Follow your passion. Follow. Passion. Follow– follow passion.

It’s drilled in our young millennial skulls endlessly, redundantly, until the word has lost all meaning. In the form of pop songs, TedTalks and well-meaning academic advisors.

And all is fine and dandy with this concept, except that I have a theory that a lot of us weren’t born cradling a stethoscope or electric guitar. For some people they’ve always known what they want to be when they grew up. But for a lot more of us the answers ranged from princess to teacher to Batman depending on what kind of fruit snacks our mom packed for us that day.

Passion sounds more like a buzzword or an icebreaker question to me these days than a substantial feeling.

There’s a weight hanging over our heads, a heavy question mark that comes up in interviews and conversations with curious family members over the holidays. So what are you passionate about?

Unfortunately, I guess everything is not an acceptable answer. And while I can name at least twenty things about the world I love more than anything else and make me want to never sleep again and run around incessantly screaming all the time, I’ve learned people want a black and white, one-word answer. A nice labeled box to be placed into and a drawn out map to follow. I’ve never been the kind of person who can choose just one favorite– I’ve had at least two favorite colors for most of my life. And everyone hates to be asked what they’re one favorite song is. We do not like to be limited. So for those of us who didn’t wake up in the middle of the night at the age of 7 with an epiphany of what exactly it is we want to do for the rest of our lives, where does that leave us when the question marks start looming large?

I found an interesting TedTalk that answered a little bit of my question. The speaker had also found himself graduating college wondering why he hadn’t been stuck by lightning with a loud omnipotent voice and the sudden realization of his #PASSION. With the collaboration of Oxford University, he conducted empirical research regarding what it is that makes people actually love what they get paid to do.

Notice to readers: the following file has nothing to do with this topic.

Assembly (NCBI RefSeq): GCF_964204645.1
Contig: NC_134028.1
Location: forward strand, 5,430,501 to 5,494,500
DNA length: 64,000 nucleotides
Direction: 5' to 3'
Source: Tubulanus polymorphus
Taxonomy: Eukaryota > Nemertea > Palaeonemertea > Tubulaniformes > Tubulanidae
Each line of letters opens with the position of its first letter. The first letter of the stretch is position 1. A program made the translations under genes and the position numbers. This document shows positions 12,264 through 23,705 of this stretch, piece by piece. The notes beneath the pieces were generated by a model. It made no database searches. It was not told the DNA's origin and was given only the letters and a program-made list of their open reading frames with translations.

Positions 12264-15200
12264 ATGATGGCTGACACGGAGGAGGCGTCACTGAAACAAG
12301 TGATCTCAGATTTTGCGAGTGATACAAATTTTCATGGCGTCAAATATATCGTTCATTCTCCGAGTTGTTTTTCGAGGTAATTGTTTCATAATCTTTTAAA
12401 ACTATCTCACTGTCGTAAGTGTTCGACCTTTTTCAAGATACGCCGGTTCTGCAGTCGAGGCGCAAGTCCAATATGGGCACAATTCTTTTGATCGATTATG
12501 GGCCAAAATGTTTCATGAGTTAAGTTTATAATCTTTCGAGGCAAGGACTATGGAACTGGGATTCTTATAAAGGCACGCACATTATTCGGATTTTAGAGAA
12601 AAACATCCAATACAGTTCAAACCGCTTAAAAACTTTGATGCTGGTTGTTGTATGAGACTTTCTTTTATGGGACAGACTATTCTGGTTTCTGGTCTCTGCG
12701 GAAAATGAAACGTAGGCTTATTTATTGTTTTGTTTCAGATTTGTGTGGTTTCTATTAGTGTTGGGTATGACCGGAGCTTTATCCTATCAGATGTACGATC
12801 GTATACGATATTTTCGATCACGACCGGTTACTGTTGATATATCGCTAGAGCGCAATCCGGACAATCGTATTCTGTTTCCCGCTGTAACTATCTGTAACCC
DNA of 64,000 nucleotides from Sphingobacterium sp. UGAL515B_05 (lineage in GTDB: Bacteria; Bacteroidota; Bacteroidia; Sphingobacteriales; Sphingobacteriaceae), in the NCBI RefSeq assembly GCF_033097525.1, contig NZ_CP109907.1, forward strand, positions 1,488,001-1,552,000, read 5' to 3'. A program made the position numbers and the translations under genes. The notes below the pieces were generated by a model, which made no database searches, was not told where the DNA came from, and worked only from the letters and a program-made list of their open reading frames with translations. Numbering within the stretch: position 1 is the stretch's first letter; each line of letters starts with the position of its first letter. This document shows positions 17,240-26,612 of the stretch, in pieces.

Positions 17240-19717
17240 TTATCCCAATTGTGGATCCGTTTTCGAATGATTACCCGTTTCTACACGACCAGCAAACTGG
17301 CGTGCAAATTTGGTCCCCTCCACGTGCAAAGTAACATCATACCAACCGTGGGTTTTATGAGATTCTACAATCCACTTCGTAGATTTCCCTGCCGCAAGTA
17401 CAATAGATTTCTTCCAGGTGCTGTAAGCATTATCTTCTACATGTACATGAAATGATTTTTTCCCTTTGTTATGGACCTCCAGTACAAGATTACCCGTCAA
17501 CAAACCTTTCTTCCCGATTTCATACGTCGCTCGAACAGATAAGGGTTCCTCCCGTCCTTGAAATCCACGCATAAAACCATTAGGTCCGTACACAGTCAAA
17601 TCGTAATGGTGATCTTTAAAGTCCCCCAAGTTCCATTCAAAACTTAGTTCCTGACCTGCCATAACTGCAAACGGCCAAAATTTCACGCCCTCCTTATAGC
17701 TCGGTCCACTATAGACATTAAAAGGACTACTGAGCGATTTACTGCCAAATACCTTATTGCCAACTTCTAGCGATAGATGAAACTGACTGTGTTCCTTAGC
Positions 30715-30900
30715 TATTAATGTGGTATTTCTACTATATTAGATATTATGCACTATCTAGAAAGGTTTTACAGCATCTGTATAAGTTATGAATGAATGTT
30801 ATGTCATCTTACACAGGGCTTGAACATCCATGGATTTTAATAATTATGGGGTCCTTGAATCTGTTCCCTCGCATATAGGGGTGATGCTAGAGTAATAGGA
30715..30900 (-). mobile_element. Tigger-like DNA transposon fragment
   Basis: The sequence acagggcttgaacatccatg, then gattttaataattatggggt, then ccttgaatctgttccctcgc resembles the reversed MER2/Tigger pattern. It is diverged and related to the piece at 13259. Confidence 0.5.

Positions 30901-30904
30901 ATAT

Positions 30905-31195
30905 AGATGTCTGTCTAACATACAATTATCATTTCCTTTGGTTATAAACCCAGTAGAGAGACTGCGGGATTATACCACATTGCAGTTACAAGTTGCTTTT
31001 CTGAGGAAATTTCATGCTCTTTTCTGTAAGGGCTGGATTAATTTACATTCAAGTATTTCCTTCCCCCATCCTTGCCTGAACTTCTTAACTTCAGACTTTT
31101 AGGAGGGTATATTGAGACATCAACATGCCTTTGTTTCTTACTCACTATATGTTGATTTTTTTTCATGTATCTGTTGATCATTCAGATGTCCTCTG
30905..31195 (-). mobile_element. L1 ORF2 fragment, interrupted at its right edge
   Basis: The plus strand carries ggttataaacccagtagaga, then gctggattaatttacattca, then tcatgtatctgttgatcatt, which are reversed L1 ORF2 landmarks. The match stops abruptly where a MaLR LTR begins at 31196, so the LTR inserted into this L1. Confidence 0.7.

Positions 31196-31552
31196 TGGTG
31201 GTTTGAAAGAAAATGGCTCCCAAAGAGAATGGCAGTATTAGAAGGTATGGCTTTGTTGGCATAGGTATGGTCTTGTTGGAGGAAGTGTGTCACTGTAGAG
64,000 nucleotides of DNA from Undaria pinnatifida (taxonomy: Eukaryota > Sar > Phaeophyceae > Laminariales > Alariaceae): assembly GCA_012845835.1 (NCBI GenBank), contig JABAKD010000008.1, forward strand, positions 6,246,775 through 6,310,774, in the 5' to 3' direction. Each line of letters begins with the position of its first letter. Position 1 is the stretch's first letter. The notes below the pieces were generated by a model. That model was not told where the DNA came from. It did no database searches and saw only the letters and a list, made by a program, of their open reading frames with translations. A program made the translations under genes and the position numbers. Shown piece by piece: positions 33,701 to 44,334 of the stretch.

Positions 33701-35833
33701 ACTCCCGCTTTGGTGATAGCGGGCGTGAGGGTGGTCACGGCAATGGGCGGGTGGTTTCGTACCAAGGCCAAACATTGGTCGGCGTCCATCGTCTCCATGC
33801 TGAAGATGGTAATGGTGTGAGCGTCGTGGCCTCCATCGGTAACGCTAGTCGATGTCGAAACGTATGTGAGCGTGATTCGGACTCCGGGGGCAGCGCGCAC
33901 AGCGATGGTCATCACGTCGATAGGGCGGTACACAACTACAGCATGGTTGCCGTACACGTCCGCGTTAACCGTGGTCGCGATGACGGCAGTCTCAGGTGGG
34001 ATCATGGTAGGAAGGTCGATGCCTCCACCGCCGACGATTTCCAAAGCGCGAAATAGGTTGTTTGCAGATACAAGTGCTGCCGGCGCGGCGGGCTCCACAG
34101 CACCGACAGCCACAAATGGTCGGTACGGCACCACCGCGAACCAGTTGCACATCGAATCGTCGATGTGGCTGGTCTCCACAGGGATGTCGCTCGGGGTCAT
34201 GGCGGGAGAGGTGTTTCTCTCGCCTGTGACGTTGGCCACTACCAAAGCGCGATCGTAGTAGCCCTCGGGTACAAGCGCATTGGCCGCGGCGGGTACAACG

And the surprising (or not so surprising) answer is that it’s not so simply just passion.

There’s actually 6 things that make for a fulfilling career according to over 60 analytical studies. 

  1. Work you’re good at
  2. Work that helps others
  3. Engaging work that lets you enter a state of flow (freedom, variety, clear tasks, feedback)
  4. Supportive colleagues
  5. A job that meets your basic needs, like fair pay, a short commute and reasonable hours
  6. A job that fits your personal life

Following your “passion” is very romantic.

But the immense pressure and unrealistic expectations are not.

This organization called 80,000 Hours (for the 80,000 hours we spend in our working careers) outlines every one of these steps and more with real data and statistics as well as testimonials and inspiration. Check them out for not-your-grandpa’s advice on how to make a living and make a life. They offer an entire educational course with cool videos and info on their website for free!!

I do not believe that human beings can simply be watered down to a singular passion, a simple path or one monotonous voice. Release the pressure of the demand for simply one life force. I am passionate. About a lot of things. Please don’t make me answer that with a 250 word limit response or a check mark next to a box.

Breathe freely knowing there is not a limit put on the word you choose labeled under passion. If you don’t know what it is exactly, that is okay.

We’re all chasing something. Whether it’s money, passion, power, adventure, fulfillment or the next cup of coffee.

Chase as much as you want for as long as you want. Chase the right things but know you are not limited to just this, don’t get hung up on it. If you don’t know for sure what it is you’re chasing, know you’re not the only one. Chase things knowing that you will probably change your mind– a lot. And that’s passion.

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